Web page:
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Thats enough introduction - on with the plants!
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... out in the garden.

18th November 2012

Dahlia merckii
The first hints of seriously cold weather have been rumbling around all week, but in the event it has been quite mild. I have been buying tins of soup, which is a bad seasonal sign like a squirrel storing nuts for winter. I am currently trying to decide what is worth protecting and what will have to take its chances with the weather and I'm not very good at it. I'm fine as long as I don't go and look at things. Perhaps the best plan would be to stay out of the garden for a few weeks and then sort out the wreckage in the spring.
Dahlia merckii is hanging on hopefully. Last year we had an inch of snow at the end of November that finished them for the year. If we keep clear of frost then it will continue to produce an occasional flower through into the new year. It is a gloomy time of year, and it feels as though there is nothing new growing for the weeks ahead, in which case you will be seeing a lot more of this Dahlia!
This is the hardiest of the species I have grown, and the only one that has survived reliably outside. If I had the protection of a wall, I might get away with a few others but my only south wall has a conservatory on it and on balance I would rather have the conservatory. I first saw it as a teenager growing behind the service glasshouse at Wisley. I was amazed, and I am still. My plants are all seedlings, and there is some variation but I am always looking for more. There is a white flowered form in cultivation that I have killed twice. It doesn't seem to establish as easily in the first year. Next time I try it I might keep it in a pot and get some seed in the hope of producing something stronger. In the meantime this is the darkest coloured of my seedlings. It has been magnificent throughout the summer but it is starting to droop into gloominess now.

18th November 2012

Crocosmia 'St.Clements'
The Crocosmia had a moderate year. They appreciated the rain but would have benefitted from a bit more warmth. Most of them are just piles of brown leaves. 'St.Clements' was very slow to get going in the spring, and it producing the first flowers now. They open a very delicate pale yellow and darken slightly to a pale orange. It is quite low growing and there is nothing 'shouty' about it. The herbaceous border has more or less given up for the year, and this isn't quite enough to decorate it. This is more like a shining cherry on a stale bun. Before long I will get out there and tidy it all up for the winter.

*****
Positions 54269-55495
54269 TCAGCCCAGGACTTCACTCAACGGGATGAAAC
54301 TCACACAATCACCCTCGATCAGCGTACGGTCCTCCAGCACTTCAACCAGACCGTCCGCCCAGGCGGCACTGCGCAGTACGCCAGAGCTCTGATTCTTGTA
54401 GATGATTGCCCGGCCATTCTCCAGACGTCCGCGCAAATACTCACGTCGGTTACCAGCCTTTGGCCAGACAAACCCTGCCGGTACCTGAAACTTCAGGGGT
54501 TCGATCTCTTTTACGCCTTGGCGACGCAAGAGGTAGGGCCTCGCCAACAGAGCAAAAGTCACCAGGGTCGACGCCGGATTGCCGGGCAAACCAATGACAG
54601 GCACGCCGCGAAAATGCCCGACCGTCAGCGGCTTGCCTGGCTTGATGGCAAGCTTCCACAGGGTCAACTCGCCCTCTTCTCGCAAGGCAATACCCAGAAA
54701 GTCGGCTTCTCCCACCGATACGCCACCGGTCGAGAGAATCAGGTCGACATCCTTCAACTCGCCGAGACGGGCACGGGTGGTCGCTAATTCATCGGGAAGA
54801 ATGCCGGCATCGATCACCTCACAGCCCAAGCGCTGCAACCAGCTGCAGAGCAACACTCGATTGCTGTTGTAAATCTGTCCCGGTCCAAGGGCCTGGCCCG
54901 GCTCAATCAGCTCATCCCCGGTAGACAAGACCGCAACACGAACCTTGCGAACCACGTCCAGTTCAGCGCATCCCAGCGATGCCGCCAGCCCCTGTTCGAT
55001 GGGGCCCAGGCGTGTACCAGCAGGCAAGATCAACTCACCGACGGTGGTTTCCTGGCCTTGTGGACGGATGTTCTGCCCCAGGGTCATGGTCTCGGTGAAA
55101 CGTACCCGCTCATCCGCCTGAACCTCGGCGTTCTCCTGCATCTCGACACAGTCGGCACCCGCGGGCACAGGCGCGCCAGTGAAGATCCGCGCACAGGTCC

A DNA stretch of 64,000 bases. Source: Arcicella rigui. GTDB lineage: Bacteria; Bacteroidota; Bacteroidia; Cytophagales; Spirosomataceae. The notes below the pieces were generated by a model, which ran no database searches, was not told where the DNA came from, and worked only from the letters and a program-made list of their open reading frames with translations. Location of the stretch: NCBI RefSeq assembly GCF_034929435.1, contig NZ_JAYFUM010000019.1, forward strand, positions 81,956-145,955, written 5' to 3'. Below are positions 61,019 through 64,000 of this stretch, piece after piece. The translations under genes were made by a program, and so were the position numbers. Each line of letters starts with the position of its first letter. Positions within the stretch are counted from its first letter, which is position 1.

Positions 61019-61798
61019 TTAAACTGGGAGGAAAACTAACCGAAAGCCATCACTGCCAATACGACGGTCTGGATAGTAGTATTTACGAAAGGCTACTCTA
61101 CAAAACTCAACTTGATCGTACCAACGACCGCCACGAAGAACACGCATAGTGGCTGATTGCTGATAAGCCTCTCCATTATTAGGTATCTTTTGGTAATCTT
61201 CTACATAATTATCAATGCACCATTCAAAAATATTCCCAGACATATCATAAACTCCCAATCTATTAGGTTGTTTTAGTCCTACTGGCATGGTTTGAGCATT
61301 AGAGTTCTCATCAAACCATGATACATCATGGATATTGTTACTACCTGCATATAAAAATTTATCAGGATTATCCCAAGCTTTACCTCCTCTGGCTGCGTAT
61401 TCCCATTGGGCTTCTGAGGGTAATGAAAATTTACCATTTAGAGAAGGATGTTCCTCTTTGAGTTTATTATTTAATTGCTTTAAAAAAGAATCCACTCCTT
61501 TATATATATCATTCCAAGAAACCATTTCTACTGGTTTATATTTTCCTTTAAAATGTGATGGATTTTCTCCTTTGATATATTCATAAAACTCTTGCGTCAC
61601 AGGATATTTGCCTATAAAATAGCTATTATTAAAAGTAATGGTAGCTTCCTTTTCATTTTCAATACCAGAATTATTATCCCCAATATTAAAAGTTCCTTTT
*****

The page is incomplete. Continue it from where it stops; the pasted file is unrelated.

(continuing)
This was raised by Gary Dunlop in 2002 and is surprisingly small for a plant that has C.paniculata as one parent.

18th November 2012

Vallea stipularis
There are still a few bright colours about and this Vallea is growing with summery enthusiasm, mostly because it is still in the greenhouse. It started flowering in September and the early flowers were very pale pink, but they have got deeper and deeper as the weeks have gone by.
I bought it at a plant sale and the only thing they could tell me about it was that it was rare. It came into the greenhouse and I intended to take some cuttings before I planted it out, and that is as far as it got. Next spring it is going out. I haven't worked out where yet, but it is going out. In the warm and dry conditions of the greenhouse it has grown rather straggly and would benefit from more moisture and a better root run.
It comes from the northern Andes where it is reputed to make a small tree and grow up to altitudes of 4,000m. It seems to have been distributed quite recently, although according to Kew it has been grown in Europe since 1928.

18th November 2012

Sinningia cardinalis 'Innocent'
A pure white form of the scarlet species. I want this to be a Pope rather than a Cardinal but in the final analysis I am happy enough not to have either living in the greenhouse (and I think it is probably mutual). I can always find space for more Sinningia however. There have been recent rumblings about the hardiness of some of the species but nothing has survived here. I am content to accept that they need to come in for the winter and the tubers allowed to dry out slowly until the spring. It comes from the Atlantic forests of Brazil, so there is no reason to expect it to be hardy. This white flowered form was introduced in 1967 by the Geo.W.Park Seed Co. in the USA , though the original plants came from Denmark.
American gesneriad growers are experimenting with hybrids between the species, and there are some interesting looking plants appearing. I would try it myself, but I haven't managed to get any seed to set yet.

Acorus Alocasia Anemone Arisaema Arum Asarum Aspidistra Begonia Bromeliads Camellia
Carnivorous Cautleya Chirita Chlorophytum Clivia Colocasia Crocosmia Dionaea Drosera Epimedium
Eucomis Fuchsia Galanthus Hedychium Helleborus Hemerocallis Hepatica Hosta Impatiens Iris
Liriope Ophiopogon Pinguicula Polygonatum Ranunculus ficaria Rhodohypoxis Rohdea Roscoea Sansevieria Sarracenia
Scilla Sempervivum Tricyrtis Tulbaghia Utricularia Viola odorata Watsonia

To find particular groups of plants I grow, click on the genus name in the table above. Click on the "Index" box at the top of the page for the full list.
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